1. A second takeaway from the pair of agents: Fewer new faces on the practice squad to start. This is not entirely unusual and is partially due to the limits on practice time from the 2011 collective bargaining agreement -- teams do not want to waste time breaking in new players. Teams rightfully like their rosters so much that they end up comprising the entire 10-man practice squad with young players who narrowly missed their own 53-man roster. But this trend could increase simply because of the market saturation and overall uncertainty. Thirty-seven players per team is a lot to keep an eye on for pro personnel staffs.
  1. A more electric Week 4 of the preseason?

In my time as a Jets and Giants beat writer, I can't remember too many players altering a roster decision based on a Week 4 preseason performance. Could that change this time around? Coaches will essentially have 40 players for 10 practice squad spots and 60 minutes to let them battle it out. I thought Patriots head coach Bill Belichick was interesting on Wednesday when asked about the importance of bottom-of-the-roster players not feeling overburdened or over-pressured heading into the final weeks.

"It's a fair question, but this is the National Football League and there is pressure every week," Belichick said. "There is pressure this week. There is going to be pressure in October. There is going to be pressure in November. We're going to be under stress all year every week. We're going to be under stress out on the field every week against every opponent. Playing in the National Football League, that's what you sign up for. If you're looking for vacation weeks and weeks off where we play some Division IV team and all of that, that doesn't happen in this league. There is stress every week."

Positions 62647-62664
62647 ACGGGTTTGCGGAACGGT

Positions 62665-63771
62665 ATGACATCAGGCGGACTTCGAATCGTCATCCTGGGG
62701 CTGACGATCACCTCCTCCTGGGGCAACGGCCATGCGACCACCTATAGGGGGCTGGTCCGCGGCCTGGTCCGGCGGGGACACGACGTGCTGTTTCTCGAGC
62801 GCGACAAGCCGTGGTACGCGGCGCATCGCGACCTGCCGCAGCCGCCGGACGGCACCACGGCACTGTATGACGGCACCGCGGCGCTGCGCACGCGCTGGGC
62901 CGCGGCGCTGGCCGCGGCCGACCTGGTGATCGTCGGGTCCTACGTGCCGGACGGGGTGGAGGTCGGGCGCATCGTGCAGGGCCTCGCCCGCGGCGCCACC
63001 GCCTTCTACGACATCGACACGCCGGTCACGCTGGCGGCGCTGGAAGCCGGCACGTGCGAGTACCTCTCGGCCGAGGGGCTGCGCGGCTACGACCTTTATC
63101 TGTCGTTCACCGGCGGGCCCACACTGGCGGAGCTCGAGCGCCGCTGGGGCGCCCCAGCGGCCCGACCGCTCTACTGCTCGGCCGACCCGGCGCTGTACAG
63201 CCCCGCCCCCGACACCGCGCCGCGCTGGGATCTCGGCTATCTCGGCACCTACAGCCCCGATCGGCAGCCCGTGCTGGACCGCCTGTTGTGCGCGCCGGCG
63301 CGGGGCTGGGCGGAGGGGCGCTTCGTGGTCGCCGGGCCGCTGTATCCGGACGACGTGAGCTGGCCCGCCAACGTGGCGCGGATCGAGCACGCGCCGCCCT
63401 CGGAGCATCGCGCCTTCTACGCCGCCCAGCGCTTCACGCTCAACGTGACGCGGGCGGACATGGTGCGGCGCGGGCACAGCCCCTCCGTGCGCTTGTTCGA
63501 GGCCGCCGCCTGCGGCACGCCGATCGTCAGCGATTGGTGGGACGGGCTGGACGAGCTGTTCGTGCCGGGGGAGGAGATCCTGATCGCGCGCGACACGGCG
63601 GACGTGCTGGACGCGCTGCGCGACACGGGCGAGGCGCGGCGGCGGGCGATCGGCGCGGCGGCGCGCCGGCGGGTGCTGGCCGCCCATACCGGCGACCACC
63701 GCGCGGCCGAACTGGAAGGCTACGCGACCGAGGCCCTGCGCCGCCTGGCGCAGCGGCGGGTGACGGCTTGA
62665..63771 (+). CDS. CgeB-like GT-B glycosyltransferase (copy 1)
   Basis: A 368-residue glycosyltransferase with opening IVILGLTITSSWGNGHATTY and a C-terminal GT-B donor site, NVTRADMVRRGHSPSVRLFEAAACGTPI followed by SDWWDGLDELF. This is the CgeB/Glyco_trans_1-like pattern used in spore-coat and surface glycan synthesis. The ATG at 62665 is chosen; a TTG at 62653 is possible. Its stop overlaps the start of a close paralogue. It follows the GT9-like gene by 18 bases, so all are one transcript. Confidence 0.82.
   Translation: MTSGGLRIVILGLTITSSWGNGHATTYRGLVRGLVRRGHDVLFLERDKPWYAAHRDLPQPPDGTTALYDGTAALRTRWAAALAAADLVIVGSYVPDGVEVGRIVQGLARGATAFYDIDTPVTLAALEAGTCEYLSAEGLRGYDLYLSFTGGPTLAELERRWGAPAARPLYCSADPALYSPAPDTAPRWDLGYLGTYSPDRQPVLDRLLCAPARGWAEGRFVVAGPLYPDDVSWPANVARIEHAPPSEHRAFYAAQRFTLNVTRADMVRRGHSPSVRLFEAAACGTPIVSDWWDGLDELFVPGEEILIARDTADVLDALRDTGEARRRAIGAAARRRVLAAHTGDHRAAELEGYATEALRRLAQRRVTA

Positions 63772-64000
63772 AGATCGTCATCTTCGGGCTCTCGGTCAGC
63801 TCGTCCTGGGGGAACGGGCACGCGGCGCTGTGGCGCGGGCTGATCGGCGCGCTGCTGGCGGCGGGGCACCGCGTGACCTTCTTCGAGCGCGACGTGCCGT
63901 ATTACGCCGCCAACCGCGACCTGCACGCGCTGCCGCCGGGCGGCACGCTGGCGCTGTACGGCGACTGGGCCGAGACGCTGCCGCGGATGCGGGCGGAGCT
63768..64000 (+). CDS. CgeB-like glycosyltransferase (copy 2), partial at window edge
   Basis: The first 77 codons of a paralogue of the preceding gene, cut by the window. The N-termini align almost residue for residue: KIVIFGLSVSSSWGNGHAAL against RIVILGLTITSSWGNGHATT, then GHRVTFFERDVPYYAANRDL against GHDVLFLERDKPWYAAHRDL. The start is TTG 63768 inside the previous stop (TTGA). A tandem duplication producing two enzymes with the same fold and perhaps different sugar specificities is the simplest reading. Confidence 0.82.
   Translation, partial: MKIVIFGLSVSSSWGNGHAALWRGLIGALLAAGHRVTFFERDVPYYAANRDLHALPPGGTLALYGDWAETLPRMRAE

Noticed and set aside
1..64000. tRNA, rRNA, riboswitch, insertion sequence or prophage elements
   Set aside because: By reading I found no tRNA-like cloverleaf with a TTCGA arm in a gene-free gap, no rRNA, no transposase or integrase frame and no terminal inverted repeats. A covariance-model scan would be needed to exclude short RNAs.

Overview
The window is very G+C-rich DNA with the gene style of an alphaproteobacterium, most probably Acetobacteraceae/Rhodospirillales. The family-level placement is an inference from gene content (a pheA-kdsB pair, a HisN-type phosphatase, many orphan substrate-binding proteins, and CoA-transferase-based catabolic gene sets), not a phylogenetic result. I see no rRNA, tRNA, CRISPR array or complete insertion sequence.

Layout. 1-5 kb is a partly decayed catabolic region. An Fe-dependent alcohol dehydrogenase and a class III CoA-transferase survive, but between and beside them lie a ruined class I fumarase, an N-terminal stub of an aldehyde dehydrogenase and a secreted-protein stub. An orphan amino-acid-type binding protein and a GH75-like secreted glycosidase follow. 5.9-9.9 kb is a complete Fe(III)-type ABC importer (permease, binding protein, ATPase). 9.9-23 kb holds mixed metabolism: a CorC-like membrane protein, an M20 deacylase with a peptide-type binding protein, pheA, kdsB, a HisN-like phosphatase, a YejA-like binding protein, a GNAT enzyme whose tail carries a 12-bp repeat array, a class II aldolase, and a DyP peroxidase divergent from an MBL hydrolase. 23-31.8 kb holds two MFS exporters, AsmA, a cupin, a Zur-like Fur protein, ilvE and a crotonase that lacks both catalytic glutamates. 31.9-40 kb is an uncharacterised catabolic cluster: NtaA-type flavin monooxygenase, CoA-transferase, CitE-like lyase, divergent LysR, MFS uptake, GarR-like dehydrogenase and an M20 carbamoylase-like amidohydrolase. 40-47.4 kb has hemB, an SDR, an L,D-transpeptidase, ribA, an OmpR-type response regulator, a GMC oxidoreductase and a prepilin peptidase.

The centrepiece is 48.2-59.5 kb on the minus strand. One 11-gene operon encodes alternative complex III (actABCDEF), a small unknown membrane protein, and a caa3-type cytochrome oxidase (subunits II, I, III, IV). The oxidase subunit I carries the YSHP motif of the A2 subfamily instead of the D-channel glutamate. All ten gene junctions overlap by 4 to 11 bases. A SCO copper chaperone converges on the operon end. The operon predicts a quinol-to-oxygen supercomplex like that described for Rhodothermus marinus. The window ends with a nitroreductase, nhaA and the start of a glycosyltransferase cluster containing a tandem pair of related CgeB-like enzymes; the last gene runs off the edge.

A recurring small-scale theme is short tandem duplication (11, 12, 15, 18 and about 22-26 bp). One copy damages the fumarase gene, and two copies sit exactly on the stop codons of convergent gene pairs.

He added later: "If there's too much pressure in August, it's probably going to be too much pressure in November. This is the world we live in. You tell me a week in this National Football League when there is not pressure, I don't know when that is. Every week is a tough week. Every week is a good team, good players, good coaches, work hard that have a lot of things that you've got to deal with, and if you don't deal with them then you're not going to win that week. That's the NFL."

  1. Quarterback movement could define cut down weekend. Personally, this is what I'm looking at. By my count, there are 11 teams that, if they decide to keep only two quarterbacks on the active roster, could cut a third that would be a marginal to significant upgrade for another team at the No. 2 spot. For example: The Giants could cut loose either Geno Smith or Josh Johnson, the Cardinals might decide they don't need two quarterbacks behind Carson Palmer and set Blaine Gabbert back on the market. Niners rookie C.J. Beathard played ahead of Matt Barkley, potentially allowing for Barkley to become a free agent, and Bears backup Mark Sanchez has played just a handful of snaps for Chicago this preseason so keep an eye there.

This has been an unofficial theme of this offseason -- teams with good quarterbacks are hoarding. Meanwhile, teams like the Colts, Ravens and others have, for one reason or another, room to bolster the position.